By John Richardson
AS OF yesterday, around 70% of US paraxylene capacity was offline. No less than 67% of US ethylene capacity and 14% of benzene capacity had been impacted by the severe winter weather, meaning of course that US styrene monomer (SM) output will have also been severely curtailed.
I could go on, covering the effects of the US outages on all the other products that have also featured in my coverage over the last few weeks of rising Chinese self-sufficiency.
For instance, a staggering 90% of US polypropylene (PP) capacity had yesterday been affected by the power outages resulting from the cold weather. Eighty five percent of ethylene glycols (EG) capacity was completely shut down.
And an average of 54% of US polyethylene (PE) capacity across the three grades had been affected by what in my view was not a freak event; it was instead part of the climate New Normal we need to get used to.
The global PE business will undoubtedly, in my opinion, enjoy another strong year, both for supply and demand reasons.
Adding to the US supply crunch will be China’s inability to keep up with its soaring demand. Global demand will also be in a “no lose” situation.
Whether or not we get on top of the virus in 2021 will, I believe, make little difference to the quantities of PE demand; the only thing that will change will be the composition of downstream demand.
On the demand side, the same will in my view apply to global PX, SM, PP and EG demand. BUT what Asian and Middle East producers need to really worry about is China’s progress towards self-sufficiency in these products during 2021.
Sure, the tightness in global markets resulting from the US outages will provide good support to Asia and the Middle East.
An excellent Insight from my ICIS colleague Al Greenwood details the lack of clarity around how long US supply will remain offline.
A lot will depend on the extent of damage to plant equipment. If companies were able to shut their facilities down in planned and precautionary ways, damage should have been minimised. It will take several weeks for the full picture to become clear.
But please ponder the chart at the beginning of this section from our excellent ICIS Supply & Demand Database. It shows that in PX and EG there really is no other significant import market other than China.
If Chinese imports collapse in 2021, Asian and Middle Eastern exports are in deep trouble. PP and SM are a little better placed. The effects of Chinese import collapses in PP and SM would, however, still be severe.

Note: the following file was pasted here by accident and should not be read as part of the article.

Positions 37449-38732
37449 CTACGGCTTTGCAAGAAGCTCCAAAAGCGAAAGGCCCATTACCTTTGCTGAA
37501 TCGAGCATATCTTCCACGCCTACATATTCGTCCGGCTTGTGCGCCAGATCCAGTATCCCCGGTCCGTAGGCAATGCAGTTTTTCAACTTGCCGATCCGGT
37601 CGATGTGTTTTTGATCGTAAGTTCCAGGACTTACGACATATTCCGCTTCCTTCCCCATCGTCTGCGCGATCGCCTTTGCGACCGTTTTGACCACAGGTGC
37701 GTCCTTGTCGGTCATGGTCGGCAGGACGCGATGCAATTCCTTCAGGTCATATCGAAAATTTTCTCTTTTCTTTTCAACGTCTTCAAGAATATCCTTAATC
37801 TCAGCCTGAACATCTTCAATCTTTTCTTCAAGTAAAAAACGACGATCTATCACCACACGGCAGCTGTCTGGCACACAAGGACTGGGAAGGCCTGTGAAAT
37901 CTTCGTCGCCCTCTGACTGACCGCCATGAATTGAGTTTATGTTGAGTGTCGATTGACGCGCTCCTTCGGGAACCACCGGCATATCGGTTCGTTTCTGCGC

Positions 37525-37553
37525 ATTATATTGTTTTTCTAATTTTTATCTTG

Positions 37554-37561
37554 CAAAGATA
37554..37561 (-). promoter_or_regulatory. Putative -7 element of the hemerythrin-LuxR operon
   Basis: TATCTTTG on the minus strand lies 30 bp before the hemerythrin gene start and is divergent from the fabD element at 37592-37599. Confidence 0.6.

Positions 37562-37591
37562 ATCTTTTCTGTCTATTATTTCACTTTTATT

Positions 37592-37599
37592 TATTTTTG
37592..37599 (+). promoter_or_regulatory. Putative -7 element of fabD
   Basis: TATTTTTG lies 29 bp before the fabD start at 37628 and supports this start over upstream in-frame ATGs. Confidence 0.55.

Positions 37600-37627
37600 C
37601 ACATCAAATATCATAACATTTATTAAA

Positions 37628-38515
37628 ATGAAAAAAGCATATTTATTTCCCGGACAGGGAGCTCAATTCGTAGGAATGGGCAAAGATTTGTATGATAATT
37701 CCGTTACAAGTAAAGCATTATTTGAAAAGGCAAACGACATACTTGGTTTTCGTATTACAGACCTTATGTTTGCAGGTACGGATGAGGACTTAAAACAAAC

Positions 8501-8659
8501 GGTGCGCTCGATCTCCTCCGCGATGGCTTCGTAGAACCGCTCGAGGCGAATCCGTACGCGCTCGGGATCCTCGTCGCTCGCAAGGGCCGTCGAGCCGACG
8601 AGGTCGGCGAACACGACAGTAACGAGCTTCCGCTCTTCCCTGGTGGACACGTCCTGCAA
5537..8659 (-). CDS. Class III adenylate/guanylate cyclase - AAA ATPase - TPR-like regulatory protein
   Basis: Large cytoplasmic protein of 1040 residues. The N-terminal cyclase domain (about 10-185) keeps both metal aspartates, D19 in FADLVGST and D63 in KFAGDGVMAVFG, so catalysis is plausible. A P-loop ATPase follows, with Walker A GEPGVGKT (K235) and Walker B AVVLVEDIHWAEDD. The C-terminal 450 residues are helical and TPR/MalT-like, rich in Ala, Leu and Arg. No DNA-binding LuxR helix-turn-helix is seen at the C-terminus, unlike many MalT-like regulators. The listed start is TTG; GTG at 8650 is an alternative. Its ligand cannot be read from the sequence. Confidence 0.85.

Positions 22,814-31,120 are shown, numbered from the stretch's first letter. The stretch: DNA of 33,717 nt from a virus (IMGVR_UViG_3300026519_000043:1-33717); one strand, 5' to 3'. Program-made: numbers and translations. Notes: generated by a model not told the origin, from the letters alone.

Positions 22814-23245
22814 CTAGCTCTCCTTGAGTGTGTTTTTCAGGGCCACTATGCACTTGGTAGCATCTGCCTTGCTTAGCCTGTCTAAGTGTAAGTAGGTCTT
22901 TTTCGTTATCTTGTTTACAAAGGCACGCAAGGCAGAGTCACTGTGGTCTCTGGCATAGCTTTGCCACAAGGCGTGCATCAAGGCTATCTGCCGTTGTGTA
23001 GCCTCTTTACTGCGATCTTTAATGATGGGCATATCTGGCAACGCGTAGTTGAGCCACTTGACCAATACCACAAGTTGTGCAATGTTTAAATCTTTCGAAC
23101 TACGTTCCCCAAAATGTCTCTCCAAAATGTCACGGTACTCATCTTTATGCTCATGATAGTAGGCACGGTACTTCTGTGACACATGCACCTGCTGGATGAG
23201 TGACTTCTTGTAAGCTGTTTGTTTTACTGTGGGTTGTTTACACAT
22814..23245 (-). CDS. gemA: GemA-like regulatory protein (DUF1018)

Now let me complete my initial look at Chinese self-sufficiency in 2021 (I will revise my outlooks as the year further progresses) by firstly re-examining PX. I will then look at SM for the first time later in this post.
This year’s paraxylene imports could fall by as much as 64%
Last year was a very strong year for Chinese PX demand. This was mainly the result of the country’s ability to export the goods needed for our pandemic ways of life.
Whilst exports of clothing needed for travel and work fell, there was a big surge in exports of face masks, partly made from polyester. There was also a big rise in online clothing sales later in the year and booming demand for pillowcases, sheets, curtains and carpets as the cash-rich global middle classes refurbished their homes during lockdowns.
This led to Chinese PX demand growth of around 6% in 2020 versus our original base case forecast of a decline in growth of 1%.
Still, though, China’s 2020 PX imports of 12.6m tonne were 16% lower than in 2019. Note that I have subtracted imports from the Brunei PX plant in 2019-2020 and my forecasts for 2021.
The 1.5m tonne/year facility – Brunei Hengyi Petrochemical – is effectively domestic capacity as it is majority-owned by a Chinese purified terephthalic acid producer. This is confirmed by Brunei’s exports to China matching our estimates of all the production from the plant.
I assume Chinese PX demand growth will moderate to 2% this year as China will struggle to replicate the stellar export growth it saw in 2020.
My two scenarios for 2021 imports both assume this 2% growth, but at different operating rates. Scenario 1 at 83% is our estimate of the operating rate in 2020; Scenario 2 assumes a repeat of the average 1999-2019 operating rate of 86%.